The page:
Formative evaluation to increase availability of healthy snacks and beverages in stores near schools in two rural Oregon counties, 2013

Betty T. Izumi, Nancy Findholt, Hayley A. Pickus

Research output: Contribution to journalArticle

1 Citation (Scopus)

Abstract

Introduction: Children living in rural areas are at greater risk for obesity than heir urban counterparts. Differences in healthy food access may contribute to this disparity. Most healthy food access initiatives target stores in urban areas. We conducted a formative evaluation to increase availability of healthy snacks and beverages in food stores near schools in rural Oregon. Methods: We assessed availability of healthy snacks and beverages in food stores (n = 15) using the SNACZ (Students Now Advocating to Create Healthy Snacking Zones) checklist and conducted in-depth interviews with food store owners (n = 6). Frequency distributions were computed for SNACZ checklist items, and interview data were analyzed by using applied thematic analysis. Results: Overall, availability of healthy snacks and beverages in study communities was low. Four interrelated themes regarding store owner perspectives on stocking healthy snacks and beverages emerged from the interviews: customer demand, space constraints, vendor influence, and perishability. Conclusion: In addition to working with food store owners, efforts to increase availability of healthy snacks and beverages in rural areas should engage young people, food buyers (eg, schools), and vendors as stakeholders for identifying strategies to increase demand for and availability of these items. Further research will be needed to determine which strategies or combinations of strategies are feasible to implement in the study communities.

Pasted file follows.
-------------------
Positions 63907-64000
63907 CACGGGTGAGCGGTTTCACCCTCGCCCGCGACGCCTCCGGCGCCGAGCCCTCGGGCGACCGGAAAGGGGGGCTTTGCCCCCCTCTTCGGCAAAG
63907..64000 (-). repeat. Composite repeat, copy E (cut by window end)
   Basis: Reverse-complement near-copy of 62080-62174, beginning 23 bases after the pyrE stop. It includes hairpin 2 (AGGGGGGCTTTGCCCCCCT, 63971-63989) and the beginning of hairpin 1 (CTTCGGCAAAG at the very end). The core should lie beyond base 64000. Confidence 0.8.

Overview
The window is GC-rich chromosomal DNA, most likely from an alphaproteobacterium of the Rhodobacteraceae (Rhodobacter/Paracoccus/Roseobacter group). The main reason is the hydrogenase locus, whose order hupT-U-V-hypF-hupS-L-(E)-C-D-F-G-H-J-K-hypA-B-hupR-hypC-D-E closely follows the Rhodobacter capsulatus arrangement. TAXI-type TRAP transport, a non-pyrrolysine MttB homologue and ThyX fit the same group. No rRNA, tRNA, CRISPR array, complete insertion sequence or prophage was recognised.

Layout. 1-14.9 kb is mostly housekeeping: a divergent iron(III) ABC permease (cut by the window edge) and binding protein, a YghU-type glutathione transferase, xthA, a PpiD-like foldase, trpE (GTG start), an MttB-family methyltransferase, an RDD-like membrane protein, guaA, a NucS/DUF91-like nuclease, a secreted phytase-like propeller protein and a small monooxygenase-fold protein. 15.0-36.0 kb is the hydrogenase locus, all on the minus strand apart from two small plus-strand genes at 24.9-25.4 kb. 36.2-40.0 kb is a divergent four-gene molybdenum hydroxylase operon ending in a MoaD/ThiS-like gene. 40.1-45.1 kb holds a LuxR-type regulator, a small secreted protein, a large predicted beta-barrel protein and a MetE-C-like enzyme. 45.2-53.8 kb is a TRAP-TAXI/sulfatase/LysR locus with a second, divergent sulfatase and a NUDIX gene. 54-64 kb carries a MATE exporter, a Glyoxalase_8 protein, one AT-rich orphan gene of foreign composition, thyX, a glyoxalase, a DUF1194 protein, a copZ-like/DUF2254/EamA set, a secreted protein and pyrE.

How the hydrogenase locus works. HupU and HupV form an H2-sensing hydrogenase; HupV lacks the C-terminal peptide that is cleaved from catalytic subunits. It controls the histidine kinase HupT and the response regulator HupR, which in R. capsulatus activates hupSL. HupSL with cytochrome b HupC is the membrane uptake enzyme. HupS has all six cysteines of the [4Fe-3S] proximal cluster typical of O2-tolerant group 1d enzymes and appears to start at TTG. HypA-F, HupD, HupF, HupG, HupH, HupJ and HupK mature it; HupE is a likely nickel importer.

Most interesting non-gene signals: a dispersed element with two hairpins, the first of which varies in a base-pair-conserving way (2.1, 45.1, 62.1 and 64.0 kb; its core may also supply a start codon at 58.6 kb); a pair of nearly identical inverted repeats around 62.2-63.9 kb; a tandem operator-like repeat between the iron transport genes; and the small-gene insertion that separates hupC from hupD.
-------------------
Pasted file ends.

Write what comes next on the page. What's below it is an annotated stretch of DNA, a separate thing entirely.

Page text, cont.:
Original languageEnglish (US)
Article number150252
JournalPreventing chronic disease
Volume12
Issue number12
DOIs
StatePublished - 2015

Fingerprint

Snacks
Beverages
Food
Food and Beverages
Interviews
Checklist
Obesity
Students
Research

ASJC Scopus subject areas

  • Public Health, Environmental and Occupational Health
  • Health Policy

Cite this

Formative evaluation to increase availability of healthy snacks and beverages in stores near schools in two rural Oregon counties, 2013. / Izumi, Betty T.; Findholt, Nancy; Pickus, Hayley A.

In: Preventing chronic disease, Vol. 12, No. 12, 150252, 2015.

Research output: Contribution to journalArticle

@article{5b09f789aeb64da89408e555341ef85d,
title = "Formative evaluation to increase availability of healthy snacks and beverages in stores near schools in two rural Oregon counties, 2013",
abstract = "Introduction: Children living in rural areas are at greater risk for obesity than heir urban counterparts. Differences in healthy food access may contribute to this disparity. Most healthy food access initiatives target stores in urban areas. We conducted a formative evaluation to increase availability of healthy snacks and beverages in food stores near schools in rural Oregon. Methods: We assessed availability of healthy snacks and beverages in food stores (n = 15) using the SNACZ (Students Now Advocating to Create Healthy Snacking Zones) checklist and conducted in-depth interviews with food store owners (n = 6). Frequency distributions were computed for SNACZ checklist items, and interview data were analyzed by using applied thematic analysis. Results: Overall, availability of healthy snacks and beverages in study communities was low. Four interrelated themes regarding store owner perspectives on stocking healthy snacks and beverages emerged from the interviews: customer demand, space constraints, vendor influence, and perishability. Conclusion: In addition to working with food store owners, efforts to increase availability of healthy snacks and beverages in rural areas should engage young people, food buyers (eg, schools), and vendors as stakeholders for identifying strategies to increase demand for and availability of these items. Further research will be needed to determine which strategies or combinations of strategies are feasible to implement in the study communities.",